Supporting racial equity—in individual steps toward common goals


Earlier this month, I wrote about the killing of George Floyd and about the necessity for a response. While that post itself was one kind of a response, I know that hundreds of millions of other people, in communities all over the world, are responding in many other ways, too. It’s an extraordinary outpouring. It is a moment and a movement unlike any other in my lifetime.

I also said that an event such as this requires time to reflect, to understand, and to learn from each other. Something this important is worthy of our resources, and one of those resources is time. For that reason, OCLC dedicated Friday, 5 June 2020, for staff to take the day off and reflect, engage, be active, and support the African American community in a way that is in line with our values.

I’d like to share with you some of the very personal ways that OCLC team members are engaging.

Many individuals. Many ways to move forward.

So many of our staff have told me that they were glad for an “official” day to support causes of racial equity in their communities. I say “official,” because, of course, many of them were already very much engaged. But as I said, time is a resource. Where we put our intention and our time, that is where we will focus attention.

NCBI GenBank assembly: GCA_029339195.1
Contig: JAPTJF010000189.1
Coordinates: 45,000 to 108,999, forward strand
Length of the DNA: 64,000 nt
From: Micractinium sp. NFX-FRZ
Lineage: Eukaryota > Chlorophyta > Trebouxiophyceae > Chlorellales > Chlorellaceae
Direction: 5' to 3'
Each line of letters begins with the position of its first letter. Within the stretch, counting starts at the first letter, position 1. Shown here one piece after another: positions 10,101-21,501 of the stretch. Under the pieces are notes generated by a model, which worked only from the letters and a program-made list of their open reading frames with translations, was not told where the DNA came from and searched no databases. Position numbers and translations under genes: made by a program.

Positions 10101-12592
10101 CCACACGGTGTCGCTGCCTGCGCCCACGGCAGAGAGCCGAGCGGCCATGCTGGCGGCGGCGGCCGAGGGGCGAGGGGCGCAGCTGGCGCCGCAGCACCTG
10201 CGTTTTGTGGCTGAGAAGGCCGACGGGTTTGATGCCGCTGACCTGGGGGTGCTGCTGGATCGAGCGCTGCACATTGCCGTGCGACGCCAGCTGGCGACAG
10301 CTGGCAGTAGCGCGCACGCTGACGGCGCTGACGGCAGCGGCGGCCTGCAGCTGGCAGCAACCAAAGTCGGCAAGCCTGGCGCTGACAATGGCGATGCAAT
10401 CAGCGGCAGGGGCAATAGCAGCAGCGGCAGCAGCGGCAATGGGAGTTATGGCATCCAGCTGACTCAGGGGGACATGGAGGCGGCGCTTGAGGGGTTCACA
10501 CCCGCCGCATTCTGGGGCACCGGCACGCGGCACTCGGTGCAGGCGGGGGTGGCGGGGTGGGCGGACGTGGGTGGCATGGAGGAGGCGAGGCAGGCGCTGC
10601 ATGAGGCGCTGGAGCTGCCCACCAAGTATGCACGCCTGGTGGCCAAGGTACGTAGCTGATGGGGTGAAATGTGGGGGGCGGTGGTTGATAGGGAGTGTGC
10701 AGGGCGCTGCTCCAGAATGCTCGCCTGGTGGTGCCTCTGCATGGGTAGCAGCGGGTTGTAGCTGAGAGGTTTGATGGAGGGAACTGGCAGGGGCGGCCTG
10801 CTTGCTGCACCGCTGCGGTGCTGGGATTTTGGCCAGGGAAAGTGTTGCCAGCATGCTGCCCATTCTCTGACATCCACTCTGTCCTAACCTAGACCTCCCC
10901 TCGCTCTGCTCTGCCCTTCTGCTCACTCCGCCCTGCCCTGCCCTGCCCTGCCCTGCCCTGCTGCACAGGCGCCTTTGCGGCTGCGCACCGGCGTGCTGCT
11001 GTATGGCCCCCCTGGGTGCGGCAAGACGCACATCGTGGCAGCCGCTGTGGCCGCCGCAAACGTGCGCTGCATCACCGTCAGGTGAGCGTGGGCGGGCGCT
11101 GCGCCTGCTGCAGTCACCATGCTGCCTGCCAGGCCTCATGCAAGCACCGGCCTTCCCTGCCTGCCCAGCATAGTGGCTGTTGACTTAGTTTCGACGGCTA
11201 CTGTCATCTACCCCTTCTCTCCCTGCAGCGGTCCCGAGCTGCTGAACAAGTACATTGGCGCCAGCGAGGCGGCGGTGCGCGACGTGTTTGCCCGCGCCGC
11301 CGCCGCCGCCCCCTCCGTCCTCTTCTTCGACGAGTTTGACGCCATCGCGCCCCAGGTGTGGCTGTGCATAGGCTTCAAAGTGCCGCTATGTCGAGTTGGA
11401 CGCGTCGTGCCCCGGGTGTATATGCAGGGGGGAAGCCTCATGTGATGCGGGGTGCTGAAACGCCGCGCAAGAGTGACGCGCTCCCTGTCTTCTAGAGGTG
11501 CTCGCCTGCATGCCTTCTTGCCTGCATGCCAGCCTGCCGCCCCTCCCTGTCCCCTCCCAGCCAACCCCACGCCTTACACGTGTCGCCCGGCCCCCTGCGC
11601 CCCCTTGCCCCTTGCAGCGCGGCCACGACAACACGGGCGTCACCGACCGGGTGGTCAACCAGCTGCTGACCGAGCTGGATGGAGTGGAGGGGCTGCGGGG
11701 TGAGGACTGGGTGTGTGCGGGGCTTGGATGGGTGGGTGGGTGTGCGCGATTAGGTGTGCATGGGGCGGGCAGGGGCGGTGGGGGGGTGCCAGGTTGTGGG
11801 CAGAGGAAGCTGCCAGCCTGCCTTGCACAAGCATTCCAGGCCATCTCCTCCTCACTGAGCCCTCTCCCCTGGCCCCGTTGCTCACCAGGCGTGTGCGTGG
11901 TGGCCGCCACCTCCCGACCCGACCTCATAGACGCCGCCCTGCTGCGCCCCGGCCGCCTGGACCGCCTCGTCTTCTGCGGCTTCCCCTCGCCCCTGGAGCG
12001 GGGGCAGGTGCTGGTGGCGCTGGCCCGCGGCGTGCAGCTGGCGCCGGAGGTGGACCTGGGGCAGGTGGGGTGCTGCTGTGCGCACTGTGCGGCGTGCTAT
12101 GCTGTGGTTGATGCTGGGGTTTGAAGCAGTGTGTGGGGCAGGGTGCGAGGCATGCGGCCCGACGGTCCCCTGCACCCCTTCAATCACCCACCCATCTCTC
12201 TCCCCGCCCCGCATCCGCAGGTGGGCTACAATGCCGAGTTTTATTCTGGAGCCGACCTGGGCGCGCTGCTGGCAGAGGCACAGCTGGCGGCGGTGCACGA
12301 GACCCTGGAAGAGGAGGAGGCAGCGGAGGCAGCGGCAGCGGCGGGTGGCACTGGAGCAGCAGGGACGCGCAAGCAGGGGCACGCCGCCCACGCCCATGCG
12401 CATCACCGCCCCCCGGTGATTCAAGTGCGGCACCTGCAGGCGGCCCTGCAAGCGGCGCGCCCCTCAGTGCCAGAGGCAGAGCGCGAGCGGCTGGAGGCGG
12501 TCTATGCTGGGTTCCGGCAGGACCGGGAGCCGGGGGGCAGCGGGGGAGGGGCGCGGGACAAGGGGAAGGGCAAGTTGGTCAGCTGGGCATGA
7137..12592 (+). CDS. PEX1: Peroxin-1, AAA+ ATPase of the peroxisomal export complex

In giving our staff time to focus their attention, I learned that their efforts fell into some broad categories:

  • Direct action—attending local protest events in US states and countries where OCLC has offices
  • Donations—to organizations like BLM, national and local bail-out funds, communities against police brutality organizations, and others supporting racial equity
  • Online activism—including participation in online support and signing petitions or sending emails to political representatives
  • Ally education—for those who want to be better supporters
  • General education—on issues related to racism, police brutality, and the justice system

I was moved—and often informed!—by what I read and heard. So much so, that I’d like to share a small sample of what came back in our staff’s own words.

“Live together as brothers or perish together as fools.”

  • painting2“I signed petitions, I made a ‘Black Lives Matter’ sign for our front door, I purchased three new books on racial awareness from a local small business.”
  • “It’s just the beginning. There’s so much more to do. I am so grateful to OCLC for allowing this day, as I likely wouldn’t have spent the time otherwise.”